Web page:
Zika 5 years later: Still much to learn as ‘likely’ future outbreak looms
On Feb. 1, 2016, almost 70 years after Zika was first discovered by chance in a forest in Uganda, WHO declared a global public health emergency over an increase in microcephaly and neurological complications linked to the virus.
Five years later, despite advances in understanding the transmission, pathogenesis and clinical progression of the mosquito-borne disease, a lot is still unknown about Zika’s emergence as the cause of an unexpected epidemic centered in Brazil, according to experts.
Previously, Zika mostly circulated in monkeys in Africa and Asia and “rarely infected humans,” said Omar S. Akbari, PhD, a biologist, mosquito expert and associate professor at the University of California, San Diego.
“The few cases that were detected in humans were mild,” Akbari told Infectious Disease News. “When Zika virus came to Brazil in 2015, the Brazilian population had never been previously exposed to the infection. Moreover, new evidence suggests that mosquito populations outside of Africa can be more permissive to the virus. Therefore, when it arrived, the human population had no underlying immunity to the infection, and the mosquitoes had enhanced vector susceptibility — making it easier for the disease to spread through the population.”
Infectious Disease News spoke with experts about the sudden emergence of Zika virus — once considered medically benign — as a cause of fetal and infant birth defects in children and central nervous system disease in adults, and when the world can expect it to cause another outbreak.
Brazil experienced the harshest toll during the 2015-2016 epidemic, with approximately 321,000 suspected or confirmed cases, followed by Colombia and Venezuela, according to the Pan American Health Organization.
Kristina M. Adams Waldorf, MD, a professor of obstetrics and gynecology and adjunct professor of global health at the University of Washington, said Zika was likely imported to Brazil during a 2014 World Cup soccer competition or a world championship canoe race that was held in Rio de Janeiro the same year.
“It took some time for the virus to become established and another period of time for children to be born from infected pregnancies,” she said in an interview.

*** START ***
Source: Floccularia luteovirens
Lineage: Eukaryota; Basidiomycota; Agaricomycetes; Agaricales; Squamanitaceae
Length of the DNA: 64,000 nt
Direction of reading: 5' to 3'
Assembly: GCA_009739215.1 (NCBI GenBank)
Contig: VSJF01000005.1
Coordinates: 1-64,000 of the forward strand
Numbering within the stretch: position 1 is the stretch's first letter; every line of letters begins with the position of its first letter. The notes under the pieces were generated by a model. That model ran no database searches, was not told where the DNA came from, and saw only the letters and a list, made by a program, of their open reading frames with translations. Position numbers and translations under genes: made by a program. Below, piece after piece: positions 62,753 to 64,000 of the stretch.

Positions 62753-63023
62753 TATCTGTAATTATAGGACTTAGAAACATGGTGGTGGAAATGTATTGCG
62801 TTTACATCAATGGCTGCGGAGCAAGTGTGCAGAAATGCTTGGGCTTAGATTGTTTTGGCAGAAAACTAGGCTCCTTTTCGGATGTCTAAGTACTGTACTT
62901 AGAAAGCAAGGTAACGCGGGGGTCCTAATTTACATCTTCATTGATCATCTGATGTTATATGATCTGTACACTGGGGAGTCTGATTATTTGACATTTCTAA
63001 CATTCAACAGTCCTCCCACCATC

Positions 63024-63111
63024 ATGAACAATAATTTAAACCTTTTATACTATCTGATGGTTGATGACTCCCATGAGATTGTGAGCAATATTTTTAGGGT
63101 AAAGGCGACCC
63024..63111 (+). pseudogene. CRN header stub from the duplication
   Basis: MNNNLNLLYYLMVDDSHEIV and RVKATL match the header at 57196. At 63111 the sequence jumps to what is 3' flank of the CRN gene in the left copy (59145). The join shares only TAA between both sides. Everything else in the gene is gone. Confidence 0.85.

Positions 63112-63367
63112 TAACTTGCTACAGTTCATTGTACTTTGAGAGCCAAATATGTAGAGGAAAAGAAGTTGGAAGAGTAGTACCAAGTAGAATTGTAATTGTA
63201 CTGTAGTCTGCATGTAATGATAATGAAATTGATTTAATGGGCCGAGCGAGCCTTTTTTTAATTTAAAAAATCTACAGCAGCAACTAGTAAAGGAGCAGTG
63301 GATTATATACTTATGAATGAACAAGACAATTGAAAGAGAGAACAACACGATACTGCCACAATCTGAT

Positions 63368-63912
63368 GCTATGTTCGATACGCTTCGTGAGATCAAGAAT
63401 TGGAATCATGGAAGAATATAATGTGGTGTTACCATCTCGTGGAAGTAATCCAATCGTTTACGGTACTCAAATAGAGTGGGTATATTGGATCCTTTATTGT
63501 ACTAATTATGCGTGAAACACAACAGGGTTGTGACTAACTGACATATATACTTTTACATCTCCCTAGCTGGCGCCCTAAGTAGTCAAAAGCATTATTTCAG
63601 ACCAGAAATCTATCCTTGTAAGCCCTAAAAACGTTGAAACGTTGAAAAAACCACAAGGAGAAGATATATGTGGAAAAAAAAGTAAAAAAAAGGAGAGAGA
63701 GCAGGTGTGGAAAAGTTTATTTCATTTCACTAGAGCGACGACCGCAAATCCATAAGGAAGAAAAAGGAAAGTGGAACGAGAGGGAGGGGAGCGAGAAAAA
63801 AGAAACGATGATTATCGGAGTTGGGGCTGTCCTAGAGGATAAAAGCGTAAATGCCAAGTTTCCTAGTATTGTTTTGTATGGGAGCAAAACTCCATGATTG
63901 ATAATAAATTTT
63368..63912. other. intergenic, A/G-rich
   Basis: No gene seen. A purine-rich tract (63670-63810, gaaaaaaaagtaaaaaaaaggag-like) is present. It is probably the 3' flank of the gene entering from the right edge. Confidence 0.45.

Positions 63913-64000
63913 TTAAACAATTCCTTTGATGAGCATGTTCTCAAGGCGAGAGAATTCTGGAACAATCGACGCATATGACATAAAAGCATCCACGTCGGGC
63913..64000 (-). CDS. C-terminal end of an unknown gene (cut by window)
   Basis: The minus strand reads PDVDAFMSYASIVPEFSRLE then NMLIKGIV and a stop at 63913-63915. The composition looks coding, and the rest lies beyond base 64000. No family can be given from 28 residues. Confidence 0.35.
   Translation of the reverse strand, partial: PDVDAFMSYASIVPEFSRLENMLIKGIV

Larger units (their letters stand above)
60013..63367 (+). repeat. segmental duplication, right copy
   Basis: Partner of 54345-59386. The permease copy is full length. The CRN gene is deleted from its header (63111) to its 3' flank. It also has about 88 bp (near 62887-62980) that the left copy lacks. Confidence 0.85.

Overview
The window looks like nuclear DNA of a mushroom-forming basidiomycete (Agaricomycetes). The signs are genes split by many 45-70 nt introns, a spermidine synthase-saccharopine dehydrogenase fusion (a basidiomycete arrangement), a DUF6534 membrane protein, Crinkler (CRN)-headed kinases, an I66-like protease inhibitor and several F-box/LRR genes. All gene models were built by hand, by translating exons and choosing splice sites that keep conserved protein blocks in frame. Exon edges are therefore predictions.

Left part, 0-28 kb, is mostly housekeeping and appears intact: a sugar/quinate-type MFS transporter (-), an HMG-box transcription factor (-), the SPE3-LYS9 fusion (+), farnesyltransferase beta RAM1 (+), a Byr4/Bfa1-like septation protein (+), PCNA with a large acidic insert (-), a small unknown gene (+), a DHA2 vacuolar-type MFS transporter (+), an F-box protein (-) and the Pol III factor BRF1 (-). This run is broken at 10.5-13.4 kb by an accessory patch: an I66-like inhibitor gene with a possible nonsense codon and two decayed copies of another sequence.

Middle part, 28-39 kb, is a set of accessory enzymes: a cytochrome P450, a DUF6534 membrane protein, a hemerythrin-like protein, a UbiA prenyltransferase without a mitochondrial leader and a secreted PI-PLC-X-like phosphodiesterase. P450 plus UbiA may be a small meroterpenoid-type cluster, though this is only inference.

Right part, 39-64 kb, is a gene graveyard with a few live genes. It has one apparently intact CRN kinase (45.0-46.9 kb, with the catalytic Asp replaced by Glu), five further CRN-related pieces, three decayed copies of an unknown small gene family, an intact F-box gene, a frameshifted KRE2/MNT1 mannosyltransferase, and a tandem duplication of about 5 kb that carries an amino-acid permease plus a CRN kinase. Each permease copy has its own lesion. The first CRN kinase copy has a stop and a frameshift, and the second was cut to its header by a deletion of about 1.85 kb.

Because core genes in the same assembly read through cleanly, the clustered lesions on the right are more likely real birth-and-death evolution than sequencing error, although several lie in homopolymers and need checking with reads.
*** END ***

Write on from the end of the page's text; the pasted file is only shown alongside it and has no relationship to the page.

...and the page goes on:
Congenital Zika syndrome
Zika virus can cause congenital Zika syndrome, which the CDC describes as “a unique pattern of birth defects and disabilities found among fetuses and babies infected with Zika virus during pregnancy,” including severe microcephaly, decreased brain tissue, eye damage, joints with limited range of motion and too much muscle tone, which restricts body movement after birth.
Deafness also is a common occurrence, said Cristina Cassetti, PhD, the deputy director of the Division of Microbiology and Infectious Diseases at the National Institute of Allergy and Infectious Diseases.
Although the virus’ effect on fetal development is well documented, “the precise mechanism by which Zika affects the development of the fetal and infant brain is still unknown,” Cassetti told Infectious Disease News.
A large 2019 study by Brady and colleagues reported that women infected with Zika virus during early pregnancy were 17 times more likely to have a child with microcephaly. The study was conducted in northeast Brazil, the region hit hardest by the epidemic, where cases of microcephaly reached “an abnormally high” rate of 56.7 per 10,000 births near the end of 2015, the researchers said.
At the time, Adams Waldorf told Infectious Disease News that the study “is likely to provide the most accurate estimate that we will ever obtain for the RR of microcephaly due to Zika virus infection in the first and second trimesters.”
A second study published the same year by Nielsen-Saines and colleagues found that one-third of children aged 3 years or younger who were exposed to Zika virus during their mother’s pregnancy experienced below-average neurodevelopment and/or eye abnormality or hearing assessments. In Rio de Janeiro, approximately one-quarter of infants exposed to Zika went on to develop eye abnormalities, according to a 2018 study by Tsui and colleagues.
The CDC estimates that Zika-related birth defects occur in 10% of babies born to women with confirmed Zika during pregnancy.
Akbari explained that Zika can pass from mother to fetus through the placenta.
“The virus disrupts the growth and development of the fetal neural cells, which causes brain abnormalities such as microcephaly,” he said. “This is particularly problematic in the early stages of fetal brain development. Adults do not have rapidly growing neural cells, so while they can get neurological disease associated with Zika infection”— including Guillain-Barré syndrome — “it is rare.”
This is correct, Cassetti said, “but there are many details about the mechanism by which the virus affects brain development that are still unclear. For example, why does the infection of the fetal brain result sometimes in microcephaly and sometimes in other types of neurological manifestations?”